“To”, “For, & “From” with Sinhala Personal Pronouns

To For From SinhalaI’m going to make 2 assumptions:

  1. That you’ve already read my post on Sinhala personal pronouns
  2. And if you haven’t, then you’ll read it and only then come back to this post

Ok?

Now folks, we’re going to keep it very simple… (even more than usual).

What I’m going to do is just take ONE of those personal pronouns (ma∙mȧ) and show you how to say “To me”, “For me”, and “From me” in Sinhala.

Sounds good? Cool, let’s start.


 

How to say “To me” in Sinhala

In Sinhala, we use just one word to say “To me”, as shown below:

-

“To me”

ma∙tȧ

-

Let’s see how we can use this in a sentence.

To do that, let’s first learn a new verb. I’m going to choose the verb “giving”

-

“giving”

dhé∙nȧ∙va

-

The sentence we will try to construct now is “You are giving this to me” (as usual, I’m referring to the informal “you”).

Let’s go step by step:

  1. “You” (informal) = o∙yaa
  2. “You (are) giving” = o∙yaa dhé∙nȧ∙va (see Episode 5 where we saw how to construct present tense sentences)
  3. “You (are) giving this” = o∙yaa mḗ∙kȧ dhé∙nȧ∙va (see my post on 21 Sinhala Phrases where we first came across the word mḗ∙kȧ)

and so;

“You (are) giving this to me o∙yaa   ma∙tȧ   mḗ∙kȧ   dhé∙nȧ∙va

Note: regarding placement, in spoken Sinhala, you can place ma∙tȧ ANYWHERE in the above sentence without changing the overall meaning. For example:

  • o∙yaa  mḗ∙kȧ  ma∙tȧ  dhé∙nȧ∙va  ["You (are) giving this to me"]
  • ma∙tȧ  o∙yaa  mḗ∙kȧ  dhé∙nȧ∙va  ["You (are) giving this to me"]

But the most common place to put it would be between the subject (o∙yaa) and the action (mḗ∙kȧ  dhé∙nȧ∙va), as I showed you before.

 

How to say “For me” in Sinhala

Guess what?

The Sinhala word for “For me” is EXACTLY THE SAME as what we used for “To me”!

-

“For me” (and also “To me”)

ma∙tȧ

-

Let’s put this also into a sentence:

I’m going to give you another new verb now: “taking”.

-

“taking”

gan∙nȧ∙va

-

The sentence we will try to construct now is “You are taking this for me“.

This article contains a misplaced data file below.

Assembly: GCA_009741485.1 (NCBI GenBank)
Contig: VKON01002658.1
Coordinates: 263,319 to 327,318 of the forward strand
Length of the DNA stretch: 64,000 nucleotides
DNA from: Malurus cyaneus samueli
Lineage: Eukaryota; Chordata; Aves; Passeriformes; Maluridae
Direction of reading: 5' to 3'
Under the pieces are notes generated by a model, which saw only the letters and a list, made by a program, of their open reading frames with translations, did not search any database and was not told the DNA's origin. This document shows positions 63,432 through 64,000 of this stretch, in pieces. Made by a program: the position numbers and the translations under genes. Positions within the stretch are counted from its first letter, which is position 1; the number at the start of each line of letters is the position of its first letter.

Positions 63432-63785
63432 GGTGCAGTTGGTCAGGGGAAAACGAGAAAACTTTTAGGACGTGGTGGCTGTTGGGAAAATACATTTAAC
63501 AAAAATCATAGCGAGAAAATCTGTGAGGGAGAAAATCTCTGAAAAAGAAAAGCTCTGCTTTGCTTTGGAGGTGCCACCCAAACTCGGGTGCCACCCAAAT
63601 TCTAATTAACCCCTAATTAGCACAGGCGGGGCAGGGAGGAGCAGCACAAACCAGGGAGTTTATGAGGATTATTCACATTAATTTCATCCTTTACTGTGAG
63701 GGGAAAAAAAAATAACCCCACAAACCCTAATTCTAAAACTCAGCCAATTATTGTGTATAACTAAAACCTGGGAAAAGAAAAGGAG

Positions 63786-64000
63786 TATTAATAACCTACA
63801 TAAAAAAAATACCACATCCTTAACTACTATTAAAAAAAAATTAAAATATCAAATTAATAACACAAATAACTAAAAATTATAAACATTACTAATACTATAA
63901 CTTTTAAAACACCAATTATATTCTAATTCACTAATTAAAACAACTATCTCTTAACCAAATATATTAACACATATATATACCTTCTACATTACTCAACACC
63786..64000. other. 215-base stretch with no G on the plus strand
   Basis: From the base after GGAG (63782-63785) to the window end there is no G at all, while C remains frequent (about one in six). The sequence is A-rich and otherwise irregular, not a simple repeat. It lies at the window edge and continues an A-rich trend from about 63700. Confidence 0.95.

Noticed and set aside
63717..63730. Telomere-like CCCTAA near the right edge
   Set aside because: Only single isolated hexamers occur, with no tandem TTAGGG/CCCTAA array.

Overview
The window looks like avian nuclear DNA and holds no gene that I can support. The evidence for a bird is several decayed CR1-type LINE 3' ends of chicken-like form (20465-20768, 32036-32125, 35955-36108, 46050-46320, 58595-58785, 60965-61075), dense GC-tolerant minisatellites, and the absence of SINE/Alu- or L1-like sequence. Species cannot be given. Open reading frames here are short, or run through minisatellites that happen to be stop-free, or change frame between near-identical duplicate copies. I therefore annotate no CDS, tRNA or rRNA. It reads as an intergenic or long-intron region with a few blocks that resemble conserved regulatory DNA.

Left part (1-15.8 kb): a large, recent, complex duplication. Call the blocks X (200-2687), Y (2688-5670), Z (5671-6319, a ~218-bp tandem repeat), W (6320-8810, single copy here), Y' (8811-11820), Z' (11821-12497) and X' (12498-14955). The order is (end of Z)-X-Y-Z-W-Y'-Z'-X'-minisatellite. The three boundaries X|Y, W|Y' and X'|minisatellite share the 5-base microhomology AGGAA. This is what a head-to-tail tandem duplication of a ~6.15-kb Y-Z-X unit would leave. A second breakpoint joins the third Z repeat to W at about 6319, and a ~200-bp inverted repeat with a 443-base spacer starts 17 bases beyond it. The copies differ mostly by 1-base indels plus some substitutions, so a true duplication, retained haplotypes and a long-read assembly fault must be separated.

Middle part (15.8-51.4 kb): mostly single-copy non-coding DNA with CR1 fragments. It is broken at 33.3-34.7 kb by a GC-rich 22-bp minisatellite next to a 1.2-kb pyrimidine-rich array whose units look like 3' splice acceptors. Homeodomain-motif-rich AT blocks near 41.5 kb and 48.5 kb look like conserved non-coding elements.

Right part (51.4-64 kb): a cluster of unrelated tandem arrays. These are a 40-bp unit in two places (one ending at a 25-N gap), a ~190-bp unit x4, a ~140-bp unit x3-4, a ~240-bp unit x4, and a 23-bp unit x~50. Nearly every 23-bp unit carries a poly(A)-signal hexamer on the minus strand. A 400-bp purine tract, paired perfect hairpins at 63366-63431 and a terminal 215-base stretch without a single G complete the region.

Let’s go step by step:

  1. “You” (informal) = o∙yaa
  2. “You (are) taking” = o∙yaa gan∙nȧ∙va
  3. “You (are) taking this” = o∙yaa mḗ∙kȧ gan∙nȧ∙va

and so;

“You (are) taking this for me o∙yaa   ma∙tȧ   mḗ∙kȧ   gan∙nȧ∙va

Note: Once again, regarding placement, in spoken Sinhala, you can place ma∙tȧ ANYWHERE in the above sentence without changing the overall meaning. For example:

  • o∙yaa  mḗ∙kȧ  ma∙tȧ  gan∙nȧ∙va  ["You (are) taking this for me"]
  • ma∙tȧ  o∙yaa  mḗ∙kȧ  gan∙nȧ∙va  ["You (are) taking this for me"]

But the most common place to put it would be between the subject (o∙yaa) and the action (mḗ∙kȧ  gan∙nȧ∙va), as I showed you before.

And that’s all you need to know for “For me”.

-

TIME OUT!

Lazy But Smart Sinhala Time Out

Before going further, let’s take a minute and summarize what we’ve learned so far, shall we?

  • ma∙tȧ can mean either “To me” or “For me” (depending on the context)
  • In most cases, you can place ma∙tȧ anywhere in a sentence (although it’s more typical to place it between the subject and the action)
  • “this” = mḗ∙kȧ
  • “giving” = dhé∙nȧ∙va
  • “taking” = gan∙nȧ∙va

 

And so far, that’s all you need to know! Easy like a dimanche matin…

Let’s now finish up this post by learning how to say “From me” in Sinhala.

-

How to say “From me” in Sinhala

Nod if you remember the possessive of ma∙mȧ… (Hint: It starts with ‘ma’ and ends with ‘gé’…)

Well done (ahem)… Yes, it is ma∙gé. We saw this in Episode 2 of the Sinhala Video Tutorials, remember?

Now, the reason I bring this up is simply because the word for “From me” in Sinhala is very close to the word ma∙gé. In fact, we just add an “n” to the end of it: